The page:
Susan Morrison: Summer hols were never like this in my day
Well, I have to be honest, if this is climate change, I'm all for it. This is a summer. I mean, who really needs ice caps?
Let’s not get started on melting icebergs or, as I like to call them, ship-killing swine. And no, I have never, ever recovered from the sinking of the RMS Titanic. When I have a grudge, I keep a grudge.
Summers aren’t always like this, remember. My memories of grim summers past are captured in family photos of holidays in Girvan and Scarborough.
Look, here’s one of us lined up against sea wall. It’s been taken quickly because dad had a clockwork timer on his camera. He could set it and race round to be in the photo with us, but he needed to move fast. Oh, and also, we had to rush into position because there was a Force 10 storm going on and the sea was regularly breaking over the wall and mum didn’t want to get her hair wet. If you look closely, you can see she’s taken her Rainmate off.
Shortly after the photo was taken, those raging seas slammed into the prom and carried away an entire stretch of wall. That wall, in fact.
Here we all are, five of us this time, since my youngest brother had appeared by then. He’s in a pram big enough to take on an Atlantic crossing.
Me, mum and my other brother are bravely smiling into the camera, all in matching Aran sweaters, thoughtfully knitted by my Auntie Jane. Pre-holiday planning these days means suncream. Those days it was new chunky handknitted jumpers, fit for lookout duty on the North Atlantic convoys.
Speaking of the cruel sea, here’s a photo of our most beloved family car, the Morris Minor, nicknamed the Bomb. We took her on the ferry to Dunoon for the summer on a crossing so epic we had to carefully time driving the car onto the ramp as the boat got kicked all over the shop. CalMac didn’t do health and safety back then. If the ferry was ready to go, the ferry was going.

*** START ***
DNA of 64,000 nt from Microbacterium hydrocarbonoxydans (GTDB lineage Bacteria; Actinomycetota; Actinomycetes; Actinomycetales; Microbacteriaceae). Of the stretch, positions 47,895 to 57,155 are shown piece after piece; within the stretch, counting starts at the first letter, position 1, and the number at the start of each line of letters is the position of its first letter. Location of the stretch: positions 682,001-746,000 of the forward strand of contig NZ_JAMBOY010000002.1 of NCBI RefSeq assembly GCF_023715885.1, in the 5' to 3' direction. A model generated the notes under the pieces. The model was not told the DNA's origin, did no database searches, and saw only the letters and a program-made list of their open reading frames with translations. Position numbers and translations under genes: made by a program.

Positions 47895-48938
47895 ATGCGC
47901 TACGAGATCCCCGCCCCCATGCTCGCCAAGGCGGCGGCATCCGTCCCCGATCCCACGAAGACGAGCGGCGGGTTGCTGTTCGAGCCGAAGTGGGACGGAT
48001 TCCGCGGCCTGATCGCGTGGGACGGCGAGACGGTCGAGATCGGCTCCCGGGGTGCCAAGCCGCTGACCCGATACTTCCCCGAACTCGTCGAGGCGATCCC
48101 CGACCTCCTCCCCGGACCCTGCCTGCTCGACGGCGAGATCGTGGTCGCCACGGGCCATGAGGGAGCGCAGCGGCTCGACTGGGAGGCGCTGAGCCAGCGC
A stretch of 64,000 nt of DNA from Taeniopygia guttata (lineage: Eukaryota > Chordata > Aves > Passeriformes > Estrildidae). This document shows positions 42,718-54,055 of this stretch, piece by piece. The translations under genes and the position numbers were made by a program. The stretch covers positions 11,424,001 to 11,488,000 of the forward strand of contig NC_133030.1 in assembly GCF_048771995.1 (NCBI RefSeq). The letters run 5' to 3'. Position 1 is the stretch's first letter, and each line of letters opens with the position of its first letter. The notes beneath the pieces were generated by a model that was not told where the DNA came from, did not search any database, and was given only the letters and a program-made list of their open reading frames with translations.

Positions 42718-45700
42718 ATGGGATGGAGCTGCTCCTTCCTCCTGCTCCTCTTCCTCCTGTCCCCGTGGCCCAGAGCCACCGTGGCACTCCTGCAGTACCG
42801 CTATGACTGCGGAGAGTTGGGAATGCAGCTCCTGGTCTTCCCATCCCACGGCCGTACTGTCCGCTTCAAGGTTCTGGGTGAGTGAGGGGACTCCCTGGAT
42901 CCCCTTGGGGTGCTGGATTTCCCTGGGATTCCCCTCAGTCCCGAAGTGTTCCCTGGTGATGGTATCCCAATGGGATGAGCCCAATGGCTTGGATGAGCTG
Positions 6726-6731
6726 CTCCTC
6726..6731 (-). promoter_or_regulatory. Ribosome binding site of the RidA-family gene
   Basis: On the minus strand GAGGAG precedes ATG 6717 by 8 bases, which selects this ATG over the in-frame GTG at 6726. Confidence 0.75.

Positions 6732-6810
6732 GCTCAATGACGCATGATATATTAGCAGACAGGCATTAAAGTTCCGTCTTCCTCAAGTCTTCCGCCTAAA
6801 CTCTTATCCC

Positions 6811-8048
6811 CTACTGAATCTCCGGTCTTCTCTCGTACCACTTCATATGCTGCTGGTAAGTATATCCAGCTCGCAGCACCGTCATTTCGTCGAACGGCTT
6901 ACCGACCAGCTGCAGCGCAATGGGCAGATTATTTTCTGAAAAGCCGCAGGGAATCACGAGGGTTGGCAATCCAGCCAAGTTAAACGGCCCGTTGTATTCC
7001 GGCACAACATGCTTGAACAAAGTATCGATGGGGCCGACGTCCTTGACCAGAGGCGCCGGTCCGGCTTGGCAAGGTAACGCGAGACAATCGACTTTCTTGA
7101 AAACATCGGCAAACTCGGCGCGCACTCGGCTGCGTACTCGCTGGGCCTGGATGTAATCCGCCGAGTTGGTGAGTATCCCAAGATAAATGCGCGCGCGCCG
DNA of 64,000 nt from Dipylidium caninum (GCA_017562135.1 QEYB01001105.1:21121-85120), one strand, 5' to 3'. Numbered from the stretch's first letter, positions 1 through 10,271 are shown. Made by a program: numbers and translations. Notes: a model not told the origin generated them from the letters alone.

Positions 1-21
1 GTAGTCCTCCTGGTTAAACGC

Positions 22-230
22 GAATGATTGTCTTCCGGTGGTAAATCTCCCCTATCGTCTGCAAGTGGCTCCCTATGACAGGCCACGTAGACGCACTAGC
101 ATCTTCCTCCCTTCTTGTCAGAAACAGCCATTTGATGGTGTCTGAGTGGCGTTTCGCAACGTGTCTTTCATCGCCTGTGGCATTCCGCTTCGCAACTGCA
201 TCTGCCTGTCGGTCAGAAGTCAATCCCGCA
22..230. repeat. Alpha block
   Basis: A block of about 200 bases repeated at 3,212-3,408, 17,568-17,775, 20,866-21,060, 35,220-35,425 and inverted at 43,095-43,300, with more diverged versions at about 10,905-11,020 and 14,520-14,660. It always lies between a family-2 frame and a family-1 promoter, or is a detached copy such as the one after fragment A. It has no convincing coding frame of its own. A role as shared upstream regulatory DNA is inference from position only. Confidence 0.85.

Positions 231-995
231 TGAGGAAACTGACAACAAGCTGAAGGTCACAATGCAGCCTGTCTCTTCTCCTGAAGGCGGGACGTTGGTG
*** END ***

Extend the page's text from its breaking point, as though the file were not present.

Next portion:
We stood on deck, because cups were flying all over the downstairs saloon. Young American sailors who served at the base on the Holy Loch were eyeing up the lifeboat davits and reading the instructions. My mother knew I was a good swimmer. She pointed out the lights at Gourock and said if we hit the water, head that way. She tied her scarf with a determined knot under her chin. I’ll look after your brother, she said. What about dad? I said. He can look after the car, she said, grimly eyeing the distance between the two piers.
The Clyde Riviera
Occasionally we did get sunburn. Sometimes, the sun would blaze down on the Clyde. My dad would announce it was just like the Mediterranean, which was interesting, because dad hadn’t seen the Med at that point, and therefore not really in a position to judge, but not knowing stuff never stopped him.
Sunburn was not considered a health hazard then. It was a great excuse for peeling sheets of skin off your arms and your wee brother’s back.
If it stung, there was always Calamine Lotion, always from a glass bottle and always applied with cotton wool.
It dried to a powdery white, which made my brother and I look like something from Lord of the Flies as we ran about the beach in the rain, two hours later.
Where are my servants bearing gin! Children?!
Heavens! This heat or, as our English cousins back in the days of Empire would have said, “this demmed heat”. ’Course it was easier for them. They had pith helmets and a boundless supply of gin and tonic, whisked to them at the ring of a bell by turbaned servants.
I have to walk all the way to Tesco for my tonic and when my glass runs dry I am reduced to shouting at my kids. We once ran out of tonic and had to use the Sodastream concentrate. Now, I love my Sodastream, but I’d steer clear of their own-brand tonic mixer. I mean, obviously I drank it, but it was a valiant struggle.
On the upside, I figure I’m free from malaria for now.
Dear Theresa, I’m ready and willing to serve my country if called upon
I’ve been waiting by the phone for a week now, but Theresa still hasn’t called. At the rate of Cabinet ministers she’s going through, we’re going to have to set up some sort of national rota system. People are resigning now that we never even heard of before. Those guys in Star Trek wearing red jumpers had a longer life expectancy than one of Mrs May’s junior ministers. Do they have whip rounds anymore? It’s probably best just to get everyone to chuck a tenner each into a pint glass and take a wodge out as you go. Works for hen do’s.